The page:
Search - War :: Anthology (1970-1994)

Anthology (1970-1994)
Anthology (1970-1994)
Genres: Pop, R&B, Rock
  •  Track Listings (16) - Disc #1
  •  Track Listings (16) - Disc #2

Racially mixed and, for a time, commercially hot, War forged an undeniable fusion between the 'hood and the barrio, infusing their brand of funk with Latin rhythms, jazz flourishes, and gritty social realism that summed up...  more »


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CD Details

All Artists: War
Title: Anthology (1970-1994)
Members Wishing: 9
Total Copies: 0
Label: Avenue Records
Original Release Date: 10/18/1994
Release Date: 10/18/1994
Genres: Pop, R&B, Rock
Styles: Funk, Soul
Number of Discs: 2
SwapaCD Credits: 2
UPC: 081227177423

Racially mixed and, for a time, commercially hot, War forged an undeniable fusion between the 'hood and the barrio, infusing their brand of funk with Latin rhythms, jazz flourishes, and gritty social realism that summed up the '70s. This two-CD collection traces War's lengthy and varied career, from the early days backing up Eric Burdon on "Spill the Wine" to their "Low Rider" (still sampled to this day) and the steely desperado epic "Cisco Kid." Capable of both pop hits such as "Why Can't We Be Friends" and the murky R&B of "Slipping into Darkness," War created some of the coolest and musically adventurous tracks of the '70s and '80s, paving the way for Latino rappers like Cypress Hill and Kid Frost. --Amy Linden

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CD Reviews

Great music, but a flawed set
Tyler Smith | Denver, CO United States | 12/02/2003
(3 out of 5 stars)

"This two-disc anthology provides plenty of worthwhile music from the great '70s band War (I know: it goes through 1994; more on that later), but the collector looking to update his vinyl as well as the relative newcomer to the band's work can do better elsewhere, especially for the price.The breadth of representation on the discs is fine. We get tunes from their productive collaboration with British rocker/bluesman Eric Burdon (including, of course, the superb "Spill the Wine" as well as a fine interpretation of "Tobacco Road") and plenty of representation from their heyday in the mid to late '70s, during which they created a series of stellar albums. For those that are interested, there is also ample representation of their work after bassist B.B. Dickerson and others left the group. I feel the quality of the music fell off significantly after that point, but the label wanted to present an anthology. It's a choice, but not the best one, in my opinion.It's not the presence but rather the quantity of later material included that is a major drawback for me. War's best material was a heady blend of rock, jazz and Latin music with a sprinkling of doo-wop and even gospel influences. The work from '76 on may have produced some hits ("Why Can't We Be Friends?", "Low Rider" and "LA Sunshine") that still garner significant airplay, but it also reduced the drive and the urgency of the music in favor of mass appeal and an unfortunate occasional nod to disco. To accommodate the second disc, representation from the great releases "All Day Music," "The World Is a Ghetto," and "Deliver the Word" are all seriously trimmed. If the point of an anthology is to highlight the band's strengths, this one doesn't deliver.An even more serious drawback is that three key extended jams, "The World Is a Ghetto," City, Country, City," and "Gypsy Man," are each cut by half or more, obviously to accommodate the later material on disc two. Big mistake. War was at its best when it stretched out and hit a groove that displayed the member's serious instrumental chops. These truncated versions are pale imitations of the originals.My recommendation is to pick up full versions of each of the aforementioned albums, plus "Eric Burdon Declares War" and "Platinum Jazz," which is uneven but includes some excellent material not represented here. Failing that, seek out other collections and carefully check the times of the tracks listed. If you see a four-minute "City, Country, City," put the disc back in the bin or click to another Web page."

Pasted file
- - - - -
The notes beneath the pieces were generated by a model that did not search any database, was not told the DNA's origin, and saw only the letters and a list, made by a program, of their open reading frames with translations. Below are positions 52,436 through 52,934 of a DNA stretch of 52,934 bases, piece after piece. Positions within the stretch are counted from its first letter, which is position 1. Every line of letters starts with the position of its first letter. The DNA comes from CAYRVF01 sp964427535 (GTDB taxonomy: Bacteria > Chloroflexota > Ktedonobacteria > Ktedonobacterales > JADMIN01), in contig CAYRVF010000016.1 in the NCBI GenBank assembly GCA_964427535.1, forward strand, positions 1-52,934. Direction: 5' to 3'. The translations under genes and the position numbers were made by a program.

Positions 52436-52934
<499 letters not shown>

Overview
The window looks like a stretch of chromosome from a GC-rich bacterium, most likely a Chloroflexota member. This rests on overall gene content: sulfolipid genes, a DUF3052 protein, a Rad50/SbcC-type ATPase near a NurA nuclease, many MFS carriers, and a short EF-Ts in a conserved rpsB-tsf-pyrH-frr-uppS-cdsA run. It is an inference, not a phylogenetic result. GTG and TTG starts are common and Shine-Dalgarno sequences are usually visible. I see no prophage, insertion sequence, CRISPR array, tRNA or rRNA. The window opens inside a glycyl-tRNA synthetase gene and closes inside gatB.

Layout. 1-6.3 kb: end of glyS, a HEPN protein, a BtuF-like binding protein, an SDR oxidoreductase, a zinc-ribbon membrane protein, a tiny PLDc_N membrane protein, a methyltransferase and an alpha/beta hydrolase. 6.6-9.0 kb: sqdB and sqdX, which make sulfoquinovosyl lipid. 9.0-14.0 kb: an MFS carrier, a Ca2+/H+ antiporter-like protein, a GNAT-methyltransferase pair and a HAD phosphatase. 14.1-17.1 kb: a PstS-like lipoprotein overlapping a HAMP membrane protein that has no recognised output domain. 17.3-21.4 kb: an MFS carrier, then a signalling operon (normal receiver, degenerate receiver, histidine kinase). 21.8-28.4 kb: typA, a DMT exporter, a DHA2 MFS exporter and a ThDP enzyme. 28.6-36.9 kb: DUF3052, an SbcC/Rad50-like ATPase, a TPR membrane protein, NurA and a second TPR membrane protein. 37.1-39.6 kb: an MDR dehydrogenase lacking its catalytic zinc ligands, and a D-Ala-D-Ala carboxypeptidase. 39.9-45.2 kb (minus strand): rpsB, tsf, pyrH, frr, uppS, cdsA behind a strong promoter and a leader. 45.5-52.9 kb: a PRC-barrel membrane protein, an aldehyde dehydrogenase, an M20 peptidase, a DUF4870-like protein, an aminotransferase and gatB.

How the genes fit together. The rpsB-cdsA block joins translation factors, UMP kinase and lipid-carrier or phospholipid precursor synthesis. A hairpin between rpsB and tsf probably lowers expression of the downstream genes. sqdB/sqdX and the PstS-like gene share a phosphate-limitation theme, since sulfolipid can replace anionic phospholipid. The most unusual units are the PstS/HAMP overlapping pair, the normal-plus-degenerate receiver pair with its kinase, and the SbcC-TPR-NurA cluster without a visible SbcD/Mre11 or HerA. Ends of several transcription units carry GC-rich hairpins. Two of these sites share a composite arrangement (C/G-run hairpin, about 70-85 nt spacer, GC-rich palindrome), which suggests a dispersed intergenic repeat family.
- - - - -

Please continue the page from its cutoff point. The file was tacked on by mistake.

Everyone needs to make War
Brian Hulett | Oinklahoma | 10/23/2004
(4 out of 5 stars)